Although the apparatus of this invention can be used to treat tube or rod like elements of many types, generally the process and apparatus will be employed to treat the surface of plastic tubing extruded from thermoplastic materials such as polyamides, polyesters and polyolefins, particularly polyethylene, polypropylene, and polyvinylchloride. Normally the apparatus will be employed in combination with an extruder for making the of treating prefabricated plastic pipe with a spark discharge.
Referring now to FIG. 1, which represents a presently preferred embodiment of the apparatus of this invention, a continuous length of plastic pipe 1 1 is shown advancing in the direction of the arrow. Although not shown, preferably the pipe is being withdrawn from a suitable extruding apparatus at substantially a constant rate. In the course of travel it passes through stationary ring electrode 12 which is inserted in and carried by stationary ring 13. The ring electrode 12 is constructed of a suitable conducting material such as brass. The stationary member 13, however, is constructed of a nonconducting material. Stationary member 13 is detachably affixed to frame number 14.
The inside diameter of ring electrode 12 can be varied according to the outside diameter of the pipe to be treated. The operator need only select a stationary member 13 having a ring electrode of the appropriate diameter and attach it to frame member 14 prior to advancing the pipe to be treated.
Ring electrode 12 is connected to one pole (usually the positive pole) of a high voltage source 15, by means of wire lead 16. Voltage source 15 should be capable of generating a voltage sufficient to cause a spark discharge in air across an electrode gap varying from 1/16 to 1.5 in. A voltage from 220-15000 volts is sufficient for this purpose. Wire lead 16 is shown connected with ring electrode 12 through conduit 17in the stationary member. Of course, other configurations can be employed.
The second electrode, usually the discharge electrode, is a point electrode disposed so as to be capable of being revolved about the advancing pipe. The revolving electrode can have an elongated cylindrical shape as shown in FIG. 1 by the numeral 18. The discharge end of this electrode is desirably bent as shown so as to insure the discharge occurs at the point desired. In order to revolve about the pipe, revolving electrode 18 is shown affixed to wheel 19 which is constructed of a nonconducting material. As shown in FIG. 1, the revolving electrode is affixed to wheel 19 by means of connector arm 20 which has embedded therein a pin member 21.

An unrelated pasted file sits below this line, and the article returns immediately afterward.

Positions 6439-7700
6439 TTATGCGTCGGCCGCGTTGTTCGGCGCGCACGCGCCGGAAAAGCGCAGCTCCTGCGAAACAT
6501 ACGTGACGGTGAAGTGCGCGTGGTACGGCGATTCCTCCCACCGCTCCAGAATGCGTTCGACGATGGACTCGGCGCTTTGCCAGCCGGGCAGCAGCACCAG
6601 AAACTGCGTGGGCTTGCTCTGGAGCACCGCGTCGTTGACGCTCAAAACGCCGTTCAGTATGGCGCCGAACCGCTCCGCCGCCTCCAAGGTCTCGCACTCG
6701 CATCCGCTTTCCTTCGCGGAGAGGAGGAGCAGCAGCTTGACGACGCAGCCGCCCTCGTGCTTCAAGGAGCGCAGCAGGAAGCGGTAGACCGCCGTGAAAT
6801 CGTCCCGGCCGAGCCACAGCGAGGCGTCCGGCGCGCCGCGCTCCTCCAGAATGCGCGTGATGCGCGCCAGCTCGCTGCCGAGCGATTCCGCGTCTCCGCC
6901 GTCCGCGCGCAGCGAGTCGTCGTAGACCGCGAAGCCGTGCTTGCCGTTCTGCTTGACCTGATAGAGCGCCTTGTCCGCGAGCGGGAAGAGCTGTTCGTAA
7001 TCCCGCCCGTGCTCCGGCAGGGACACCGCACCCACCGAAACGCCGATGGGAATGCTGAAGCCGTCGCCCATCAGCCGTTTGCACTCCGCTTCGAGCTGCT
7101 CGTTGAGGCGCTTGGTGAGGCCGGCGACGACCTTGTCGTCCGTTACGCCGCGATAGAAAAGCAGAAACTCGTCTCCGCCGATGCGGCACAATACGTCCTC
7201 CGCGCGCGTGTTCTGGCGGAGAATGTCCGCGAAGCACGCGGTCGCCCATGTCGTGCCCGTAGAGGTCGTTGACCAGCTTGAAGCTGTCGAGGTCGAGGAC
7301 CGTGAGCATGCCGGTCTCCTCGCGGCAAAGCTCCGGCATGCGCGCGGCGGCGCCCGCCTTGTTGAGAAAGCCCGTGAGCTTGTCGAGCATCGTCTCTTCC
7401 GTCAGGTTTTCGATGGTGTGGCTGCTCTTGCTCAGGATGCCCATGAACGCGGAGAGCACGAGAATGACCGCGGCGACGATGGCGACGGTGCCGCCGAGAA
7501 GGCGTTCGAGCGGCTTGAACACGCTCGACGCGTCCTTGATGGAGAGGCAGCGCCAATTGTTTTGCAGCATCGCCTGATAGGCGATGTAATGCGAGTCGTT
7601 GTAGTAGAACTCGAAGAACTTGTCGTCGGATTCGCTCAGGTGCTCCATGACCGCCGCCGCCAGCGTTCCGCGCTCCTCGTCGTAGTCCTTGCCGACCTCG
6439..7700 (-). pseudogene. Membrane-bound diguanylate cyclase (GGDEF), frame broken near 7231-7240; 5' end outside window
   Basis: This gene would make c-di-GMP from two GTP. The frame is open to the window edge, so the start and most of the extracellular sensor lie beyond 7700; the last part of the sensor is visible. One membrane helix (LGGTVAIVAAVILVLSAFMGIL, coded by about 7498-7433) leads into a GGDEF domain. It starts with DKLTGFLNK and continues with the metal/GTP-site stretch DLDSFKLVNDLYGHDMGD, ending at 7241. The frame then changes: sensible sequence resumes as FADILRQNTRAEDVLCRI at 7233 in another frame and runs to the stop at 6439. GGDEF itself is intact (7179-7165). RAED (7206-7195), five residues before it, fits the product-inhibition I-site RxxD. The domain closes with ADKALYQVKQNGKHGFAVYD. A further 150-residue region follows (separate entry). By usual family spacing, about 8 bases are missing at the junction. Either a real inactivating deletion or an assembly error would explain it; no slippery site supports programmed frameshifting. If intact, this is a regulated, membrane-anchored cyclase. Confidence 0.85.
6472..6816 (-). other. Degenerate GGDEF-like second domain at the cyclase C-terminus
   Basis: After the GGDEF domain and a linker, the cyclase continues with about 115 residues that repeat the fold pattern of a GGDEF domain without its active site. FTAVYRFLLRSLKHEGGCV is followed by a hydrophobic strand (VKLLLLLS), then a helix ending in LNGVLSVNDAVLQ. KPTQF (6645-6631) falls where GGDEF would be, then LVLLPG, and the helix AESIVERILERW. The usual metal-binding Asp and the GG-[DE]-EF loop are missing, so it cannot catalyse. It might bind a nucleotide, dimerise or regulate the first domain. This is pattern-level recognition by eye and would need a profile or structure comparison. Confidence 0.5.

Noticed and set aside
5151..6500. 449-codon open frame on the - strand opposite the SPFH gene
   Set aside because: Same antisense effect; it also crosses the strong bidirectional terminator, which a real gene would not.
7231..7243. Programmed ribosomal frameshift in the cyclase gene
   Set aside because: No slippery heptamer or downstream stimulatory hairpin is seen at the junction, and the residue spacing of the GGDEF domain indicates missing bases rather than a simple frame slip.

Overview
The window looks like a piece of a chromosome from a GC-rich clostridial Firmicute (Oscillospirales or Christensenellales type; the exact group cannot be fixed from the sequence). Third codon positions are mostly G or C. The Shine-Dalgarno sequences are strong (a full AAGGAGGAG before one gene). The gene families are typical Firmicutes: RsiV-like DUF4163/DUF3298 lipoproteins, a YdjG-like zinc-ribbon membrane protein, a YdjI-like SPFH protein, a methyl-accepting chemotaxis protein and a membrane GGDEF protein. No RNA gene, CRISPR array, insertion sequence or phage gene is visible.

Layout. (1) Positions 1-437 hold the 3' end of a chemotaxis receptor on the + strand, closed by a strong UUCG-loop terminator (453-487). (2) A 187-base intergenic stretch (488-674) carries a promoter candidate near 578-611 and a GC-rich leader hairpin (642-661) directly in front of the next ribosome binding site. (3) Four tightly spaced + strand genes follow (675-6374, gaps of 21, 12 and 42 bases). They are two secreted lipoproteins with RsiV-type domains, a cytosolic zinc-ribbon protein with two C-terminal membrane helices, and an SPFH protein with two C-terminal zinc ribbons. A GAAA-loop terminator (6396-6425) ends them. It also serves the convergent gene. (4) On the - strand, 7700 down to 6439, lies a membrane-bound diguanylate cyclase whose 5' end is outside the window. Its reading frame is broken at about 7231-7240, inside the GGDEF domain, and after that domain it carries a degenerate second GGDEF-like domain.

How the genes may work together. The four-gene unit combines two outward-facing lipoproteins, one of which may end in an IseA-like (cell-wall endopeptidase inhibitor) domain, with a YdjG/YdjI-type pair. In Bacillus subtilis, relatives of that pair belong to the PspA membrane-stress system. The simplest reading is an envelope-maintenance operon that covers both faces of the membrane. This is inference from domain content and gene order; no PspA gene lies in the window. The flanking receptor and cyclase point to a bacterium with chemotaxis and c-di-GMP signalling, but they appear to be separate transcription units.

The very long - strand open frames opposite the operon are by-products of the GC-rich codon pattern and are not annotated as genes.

Pin member 21 engages cylindrical sleeve 22 which extends through wheel 19. Cylindrical sleeve 22 is of sufficient length to extend beyond the face of wheel 19 opposite the face wherein insertion of the pin 21 is made. The extended portion of the sleeve contacts a slip ring 23 in recess 24 provided for that purpose. Slip ring 23 is fixedly attached to wheel 19.
Revolving electrode 18 preferably engages connector arm 20 through an opening extending through the connector arm. This electrode is held in this opening by means of set screw 25 and this allows the revolving electrode to be raised or lowered as the diameter of ring electrode 12 is changed. Revolving electrode 18, connector arm 20, pin 21, cylindrical sleeve 22 and slip ring 23 are all constructed of an electrically conducting material.
Wheel 19 is shown as driven by a V-belt 26. The V- belt can be attached to a variable drive motor not shown. When driven, wheel 19 turns about frame number 27 (not shown in complete detail) on bearing 28. The opening in frame number- 27 should be large enough to allow passage therethrough of the largest diameter pipe it is contemplated will be treated using the apparatus of this invention.